During my debrief, we went over the dive. To make a long story not too much longer, I had de-arched slightly during the dive and I had one leg that was a bit lower than the other. Those two issues caused me to want to spin. I asked if they even let go of me and he said they did, but they stayed close and blocked me with their arms to keep me from spinning. I never got out of the wanting to spin stage, but they were hands off for most of the jump.  He said my canopy run was fine. He said my landing was started about 2 feet too late and I was slightly slow on the flair which resulted in the butt scoot. If I start a bit higher and flair a bit faster, I'll be spot on. All in all, it was good jump, however, in level 4 you must go hands free while making 2 90 degree turns and dock with your instructor on forward flight, they weren't confident to let me go on to that level. He said, to help me progress, he does feel confident I can go with one instructor, but he wants me to repeat the Level 3 dive flow with a single instructor. Although bummed that I didn't totally pass it, I totally agree with his assessment. I have to be able to stable before I can turn and dock. So, instead of moving on the Level 4, I will be doing, what I call,  Level 3-B.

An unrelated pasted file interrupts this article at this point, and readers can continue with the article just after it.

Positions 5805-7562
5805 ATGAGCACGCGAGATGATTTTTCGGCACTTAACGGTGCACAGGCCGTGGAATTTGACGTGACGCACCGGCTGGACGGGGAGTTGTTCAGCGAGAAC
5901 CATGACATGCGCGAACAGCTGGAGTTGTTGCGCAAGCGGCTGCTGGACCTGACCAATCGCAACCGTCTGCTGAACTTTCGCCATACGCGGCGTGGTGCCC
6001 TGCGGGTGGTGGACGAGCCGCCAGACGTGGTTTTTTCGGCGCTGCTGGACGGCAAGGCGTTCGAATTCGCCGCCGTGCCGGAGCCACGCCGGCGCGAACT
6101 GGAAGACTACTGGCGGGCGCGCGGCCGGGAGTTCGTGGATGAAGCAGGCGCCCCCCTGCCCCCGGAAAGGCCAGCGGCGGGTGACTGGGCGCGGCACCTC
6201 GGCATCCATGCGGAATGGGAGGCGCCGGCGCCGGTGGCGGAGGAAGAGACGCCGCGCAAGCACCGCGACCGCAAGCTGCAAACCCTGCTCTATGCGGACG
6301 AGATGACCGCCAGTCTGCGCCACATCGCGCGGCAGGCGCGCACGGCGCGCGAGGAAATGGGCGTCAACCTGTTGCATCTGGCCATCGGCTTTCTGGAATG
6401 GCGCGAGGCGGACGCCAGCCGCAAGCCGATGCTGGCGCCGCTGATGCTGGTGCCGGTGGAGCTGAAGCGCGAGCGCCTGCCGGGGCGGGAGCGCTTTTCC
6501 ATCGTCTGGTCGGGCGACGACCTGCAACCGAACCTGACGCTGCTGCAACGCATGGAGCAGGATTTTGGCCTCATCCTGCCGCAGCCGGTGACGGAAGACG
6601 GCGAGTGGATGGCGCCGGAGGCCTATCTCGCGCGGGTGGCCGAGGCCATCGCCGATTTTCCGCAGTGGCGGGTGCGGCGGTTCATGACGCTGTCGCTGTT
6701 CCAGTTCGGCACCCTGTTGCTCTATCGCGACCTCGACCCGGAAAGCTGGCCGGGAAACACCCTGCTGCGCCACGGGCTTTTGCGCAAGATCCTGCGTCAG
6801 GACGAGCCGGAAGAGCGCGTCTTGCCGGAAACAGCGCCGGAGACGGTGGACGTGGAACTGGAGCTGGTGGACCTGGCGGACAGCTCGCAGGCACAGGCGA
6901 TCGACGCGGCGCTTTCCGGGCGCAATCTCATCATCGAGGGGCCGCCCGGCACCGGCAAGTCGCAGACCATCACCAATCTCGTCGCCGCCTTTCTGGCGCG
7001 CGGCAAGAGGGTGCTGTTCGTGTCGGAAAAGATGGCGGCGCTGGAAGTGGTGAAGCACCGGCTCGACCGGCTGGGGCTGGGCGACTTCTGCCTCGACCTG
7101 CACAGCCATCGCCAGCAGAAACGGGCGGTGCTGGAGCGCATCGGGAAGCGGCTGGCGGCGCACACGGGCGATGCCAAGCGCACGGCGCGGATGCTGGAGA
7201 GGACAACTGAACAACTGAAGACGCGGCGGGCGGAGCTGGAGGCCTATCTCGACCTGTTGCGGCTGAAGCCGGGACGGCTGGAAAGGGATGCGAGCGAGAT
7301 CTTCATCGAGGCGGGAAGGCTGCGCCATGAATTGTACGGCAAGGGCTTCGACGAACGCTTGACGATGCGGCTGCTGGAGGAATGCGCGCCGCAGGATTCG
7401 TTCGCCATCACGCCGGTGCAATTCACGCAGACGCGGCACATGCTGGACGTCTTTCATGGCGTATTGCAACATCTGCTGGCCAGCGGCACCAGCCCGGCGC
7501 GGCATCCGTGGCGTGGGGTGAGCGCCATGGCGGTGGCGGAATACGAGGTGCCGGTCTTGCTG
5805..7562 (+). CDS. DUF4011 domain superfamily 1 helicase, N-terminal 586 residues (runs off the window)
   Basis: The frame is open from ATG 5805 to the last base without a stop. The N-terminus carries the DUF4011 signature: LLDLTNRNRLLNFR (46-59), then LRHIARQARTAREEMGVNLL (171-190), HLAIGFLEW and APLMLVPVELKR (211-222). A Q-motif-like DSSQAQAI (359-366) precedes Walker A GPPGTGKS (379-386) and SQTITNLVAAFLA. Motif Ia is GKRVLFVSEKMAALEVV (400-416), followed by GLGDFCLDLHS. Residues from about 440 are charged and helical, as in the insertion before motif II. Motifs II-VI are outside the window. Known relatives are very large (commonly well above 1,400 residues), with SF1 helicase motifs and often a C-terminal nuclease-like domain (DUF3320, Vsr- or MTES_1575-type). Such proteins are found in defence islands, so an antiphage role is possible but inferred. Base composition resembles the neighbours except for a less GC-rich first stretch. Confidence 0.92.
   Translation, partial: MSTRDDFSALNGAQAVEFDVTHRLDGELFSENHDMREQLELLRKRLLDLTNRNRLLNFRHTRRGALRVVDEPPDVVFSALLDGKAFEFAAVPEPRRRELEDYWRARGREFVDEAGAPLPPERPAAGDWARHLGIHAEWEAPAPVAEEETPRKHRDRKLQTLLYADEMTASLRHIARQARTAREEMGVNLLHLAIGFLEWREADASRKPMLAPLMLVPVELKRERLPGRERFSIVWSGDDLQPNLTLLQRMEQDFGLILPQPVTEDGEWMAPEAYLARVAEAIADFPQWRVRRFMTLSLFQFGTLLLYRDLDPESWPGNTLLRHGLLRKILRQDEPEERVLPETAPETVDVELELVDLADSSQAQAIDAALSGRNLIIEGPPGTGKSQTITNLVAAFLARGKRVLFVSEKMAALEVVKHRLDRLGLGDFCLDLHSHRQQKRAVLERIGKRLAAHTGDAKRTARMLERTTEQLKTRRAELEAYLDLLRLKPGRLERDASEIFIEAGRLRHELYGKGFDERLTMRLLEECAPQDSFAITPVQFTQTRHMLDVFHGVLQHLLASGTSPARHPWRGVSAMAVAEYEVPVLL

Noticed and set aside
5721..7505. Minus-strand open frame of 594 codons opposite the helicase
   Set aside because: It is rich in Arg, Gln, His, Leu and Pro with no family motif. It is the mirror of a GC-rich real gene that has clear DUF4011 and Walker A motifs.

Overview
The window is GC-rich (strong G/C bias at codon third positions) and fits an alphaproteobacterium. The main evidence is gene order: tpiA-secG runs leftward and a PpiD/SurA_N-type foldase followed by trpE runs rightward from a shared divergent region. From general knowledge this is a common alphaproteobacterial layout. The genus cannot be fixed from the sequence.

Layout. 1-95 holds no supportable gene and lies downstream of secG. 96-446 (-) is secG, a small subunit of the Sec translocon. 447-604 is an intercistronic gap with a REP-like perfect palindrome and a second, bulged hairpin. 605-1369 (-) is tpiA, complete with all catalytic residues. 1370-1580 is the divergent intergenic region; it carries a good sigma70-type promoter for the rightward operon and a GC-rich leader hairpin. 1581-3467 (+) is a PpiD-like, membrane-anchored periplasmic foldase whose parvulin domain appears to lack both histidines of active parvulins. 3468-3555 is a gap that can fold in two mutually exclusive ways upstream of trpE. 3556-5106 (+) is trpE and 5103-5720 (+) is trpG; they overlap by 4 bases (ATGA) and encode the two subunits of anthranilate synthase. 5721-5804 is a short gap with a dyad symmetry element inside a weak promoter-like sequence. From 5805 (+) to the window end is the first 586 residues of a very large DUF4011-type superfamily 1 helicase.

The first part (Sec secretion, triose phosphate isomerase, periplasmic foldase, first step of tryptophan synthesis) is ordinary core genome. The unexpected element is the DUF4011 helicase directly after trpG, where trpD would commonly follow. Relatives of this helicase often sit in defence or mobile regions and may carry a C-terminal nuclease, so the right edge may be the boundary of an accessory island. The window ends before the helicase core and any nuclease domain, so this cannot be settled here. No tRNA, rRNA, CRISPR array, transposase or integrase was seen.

Like I said, some people are born to do certain things and those things come natural to them. I am not a born skydiver, but I can be taught.
Until next time...
Top pic is me coming in on final.
Bottom pic: Waking back in with Ryan after FINALLY getting my chute picked up.